Evi Sachenbacher-Stehle, a 33-year-old biathlete competing on behalf of Germany in the Sochi Games and owner of five Olympic Medals, was revealed to have tested positive on Monday for methylhexanamine, a banned substance. Originally marketed in 1944 as a nasal decongestant, the substance is banned as an unsafe dietary supplement. Sachenbacher-Stehle would be the first athlete to test positive at the 2014 Olympics.
While Sachenbacher-Stehle had been an Olympic Athlete since 2002, where she won a Gold Medal (for cross-country skiing) in Salt Lake City, she had not received a medal in Sochi despite competing in five different events, per the Associated Press. The Biathlete had previously run afoul of the IOC in 2006, when she was suspended from the Turin Games for five days after testing revealed high hemoglobin levels.
Hemoglobin, the protein molecule in red blood cells that’s used to carry oxygen, is a common target for athletes seeking an edge. High hemoglobin increases the amount of oxygen in the bloodstream, which helps muscles do more than they would be able to normally. All methods of “blood doping” (as it’s called by the IOC) were banned in 1985 after doping swept the Olympic contests of the early ’80s.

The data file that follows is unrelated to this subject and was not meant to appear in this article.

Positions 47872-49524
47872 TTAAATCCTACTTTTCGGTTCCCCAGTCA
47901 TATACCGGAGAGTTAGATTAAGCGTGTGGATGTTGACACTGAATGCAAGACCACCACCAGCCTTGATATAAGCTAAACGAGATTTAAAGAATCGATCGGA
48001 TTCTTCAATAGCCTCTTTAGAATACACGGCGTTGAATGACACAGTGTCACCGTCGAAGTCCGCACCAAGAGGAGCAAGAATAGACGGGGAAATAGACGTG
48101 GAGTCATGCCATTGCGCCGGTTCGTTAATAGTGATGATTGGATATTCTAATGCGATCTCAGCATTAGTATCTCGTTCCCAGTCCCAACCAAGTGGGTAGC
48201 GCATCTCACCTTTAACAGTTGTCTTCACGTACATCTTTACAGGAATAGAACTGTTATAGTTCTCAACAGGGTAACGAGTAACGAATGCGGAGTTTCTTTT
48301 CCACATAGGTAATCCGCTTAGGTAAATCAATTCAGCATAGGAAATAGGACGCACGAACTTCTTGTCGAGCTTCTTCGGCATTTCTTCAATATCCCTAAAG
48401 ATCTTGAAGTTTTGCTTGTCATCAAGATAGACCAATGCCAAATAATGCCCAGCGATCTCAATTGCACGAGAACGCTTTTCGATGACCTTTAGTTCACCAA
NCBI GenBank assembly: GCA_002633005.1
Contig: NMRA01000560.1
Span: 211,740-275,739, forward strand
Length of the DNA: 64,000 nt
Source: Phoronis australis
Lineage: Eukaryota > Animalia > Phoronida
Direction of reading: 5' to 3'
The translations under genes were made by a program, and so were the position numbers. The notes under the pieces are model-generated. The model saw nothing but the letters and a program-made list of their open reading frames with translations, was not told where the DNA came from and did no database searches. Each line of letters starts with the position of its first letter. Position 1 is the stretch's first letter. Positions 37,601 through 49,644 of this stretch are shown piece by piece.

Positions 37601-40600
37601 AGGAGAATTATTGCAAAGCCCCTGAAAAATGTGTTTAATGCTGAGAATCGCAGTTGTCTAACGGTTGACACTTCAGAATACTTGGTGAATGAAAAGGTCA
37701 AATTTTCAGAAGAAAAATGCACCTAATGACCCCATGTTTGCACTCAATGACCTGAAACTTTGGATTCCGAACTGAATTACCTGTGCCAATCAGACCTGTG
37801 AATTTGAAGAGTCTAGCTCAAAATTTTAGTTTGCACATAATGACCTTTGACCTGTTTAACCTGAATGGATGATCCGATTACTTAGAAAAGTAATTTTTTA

All five of Sachenbacher-Stehle’s Olympic Medals (two gold, three silver) have come in cross country skiing. While she has an additional five World Championship medals, she has never medaled in the biathlon. Her highest result at the Sochi Olympics was fourth in a pair of events, the mixed relay and the 12.5k mass start.
Prior to the games at Sochi, biathletes made headlines when two Russian competitors were suspended for failing blood tests. The Russian Federation (more commonly known as Russia) was famously fined 50,000 euros by the International Biathlon Union in 2010 after five of its competitors failed tests in 2010. The IOC has recently been vocal about designing a four-year ban for any athlete that tests positive in a doping test.